US long-term mortgage rates fall; more houses on the market

(Bloomberg) – US mortgage rates fell slightly for the third straight week.

The average for a 30-year loan was 5.09%, down slightly from 5.1% last week, Freddie Mac said in a statement Thursday.

Buyers have been given some respite in recent weeks from the massive hike in mortgage rates that has dominated this year. The cost of borrowing is still up almost 2 percentage points from the end of 2021, an increase that is slowly starting to impact the housing market. Nearly one in five sellers cut listing prices in the four weeks ended May 22, the highest since October 2019, Redfin Corp said. in a report last week.

“Mortgage rates have continued to fall this week but are still significantly higher than last year, affecting affordability and buying demand,” Sam Khater, Freddie Mac’s chief economist, said in the statement. “As we head into summer, the pool of potential home buyers has dwindled, supply is increasing and the housing market is normalizing. This is welcome news after an unprecedented market tightening in recent years.”

At the current 30-year average, a borrower with a $300,000 mortgage would be paying $1,627 a month, up $344 from late last year.

More houses are coming onto the market

Meanwhile, housing supply rose for the first time since June 2019, according to Realtor.com data, suggesting that US housing supply has reached an inflection point over the past month.

Active listings rose 8% year over year in May, likely due to new sellers and a slowdown in potential buyers who were deterred by high prices, Realtor.com said in a report Thursday. The biggest increases in new registrations were in the west and south, in cities like Austin, Texas and Phoenix.

Still, the rise in inventories doesn’t necessarily mean that the exuberance in the housing market is abating. Quotations remain 48.5% below their May 2020 levels and price increases have accelerated in recent months.

“While this real estate update is welcome news in a still underserved market, it has yet to hurt home price growth,” said Danielle Hale, Realtor.com’s chief economist, in the report.

The US median listing price rose to a record $447,000 in May after just surpassing $400,000 in March. And buyers bought faster than any month in Realtor.com’s historical data since July 2016.

Nonetheless, rising mortgage rates and a worsening economic outlook may have thinned out buyers and made the bidding war less ebullient. In an early sign, the rate of sellers cutting prices accelerated in May, Hale said.

Real estate prices continue to rise

Consumers have had to grapple with an increasingly difficult affordability situation in recent years as prices have soared during the pandemic. The S&P CoreLogic Case-Shiller index released on Tuesday suggested gains continued to accelerate over the year through March. Home price growth in 20 US cities increased for the fourth straight month, with Tampa posting the largest gains.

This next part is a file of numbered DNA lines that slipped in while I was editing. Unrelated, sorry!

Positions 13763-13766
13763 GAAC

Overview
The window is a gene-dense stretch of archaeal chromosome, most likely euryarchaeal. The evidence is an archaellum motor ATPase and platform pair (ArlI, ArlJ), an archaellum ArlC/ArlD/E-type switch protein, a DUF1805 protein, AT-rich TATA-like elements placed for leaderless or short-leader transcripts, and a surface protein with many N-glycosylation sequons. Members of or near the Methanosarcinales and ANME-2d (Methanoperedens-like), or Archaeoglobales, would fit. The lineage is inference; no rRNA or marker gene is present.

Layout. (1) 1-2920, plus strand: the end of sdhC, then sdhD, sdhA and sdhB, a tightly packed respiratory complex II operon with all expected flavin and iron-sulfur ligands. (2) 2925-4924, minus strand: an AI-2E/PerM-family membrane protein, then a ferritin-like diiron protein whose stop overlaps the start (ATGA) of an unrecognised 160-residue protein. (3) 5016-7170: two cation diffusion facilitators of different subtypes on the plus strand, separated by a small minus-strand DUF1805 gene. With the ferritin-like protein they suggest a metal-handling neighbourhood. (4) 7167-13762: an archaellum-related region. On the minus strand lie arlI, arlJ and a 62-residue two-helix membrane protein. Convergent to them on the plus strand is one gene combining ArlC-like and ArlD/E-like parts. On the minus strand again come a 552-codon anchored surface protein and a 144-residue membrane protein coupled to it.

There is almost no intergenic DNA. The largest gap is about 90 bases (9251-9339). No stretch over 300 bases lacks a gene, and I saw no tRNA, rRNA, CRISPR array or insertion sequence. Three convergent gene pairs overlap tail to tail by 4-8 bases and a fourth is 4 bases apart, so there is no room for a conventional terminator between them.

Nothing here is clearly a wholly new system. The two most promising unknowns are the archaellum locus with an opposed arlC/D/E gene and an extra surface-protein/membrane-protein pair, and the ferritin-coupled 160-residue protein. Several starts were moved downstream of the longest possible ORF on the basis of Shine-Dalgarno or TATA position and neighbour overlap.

A measure of prices in those 20 cities rose 21.2% through March, after a 20.3% rise in February. All 20 cities reported double-digit price increases for the year ended March, and Tampa prices rose 34.8%, according to a statement. Boston saw prices jump 14.5% year over year. Only Chicago, New York City, Minneapolis and Washington, DC saw smaller increases.

“Those of us who were expecting the rate of growth in U.S. home prices to slow will have to wait at least a month longer,” Craig Lazzara, managing director at S&P Dow Jones Indices, said in the statement.

The index, based on research by economists Robert Shiller and Karl Case, is an important gauge of the health of the US housing market, in part due to its breadth of measurements across the US and more than 27 years of historical data.

“The strength in house prices may surprise given the rise in mortgage rates in recent months,” Matthew Pointon, a senior real estate economist at Capital Economics, said in a report to clients on Tuesday. “Note, however, that Case-Shiller calculates the average price of homes sold in the last three months (i.e. January to March) and back then, home demand was still strong.”

Nationally, prices rose 20.6%, but S&P Dow Jones Indices’ Lazzara warned a slowdown could be on the horizon.

“Mortgages are getting more expensive as the Federal Reserve has started raising interest rates, suggesting that the macroeconomic environment may not support extraordinary home price growth for much longer,” Lazzara said. “While it is safe to predict that gains will slow, timing the slowdown is more difficult.”

With inventories still tight, a complete slowdown in price growth is unlikely, according to Capital Economics’ Pointon. He expects annual growth to slow to about 9% by the end of this year.

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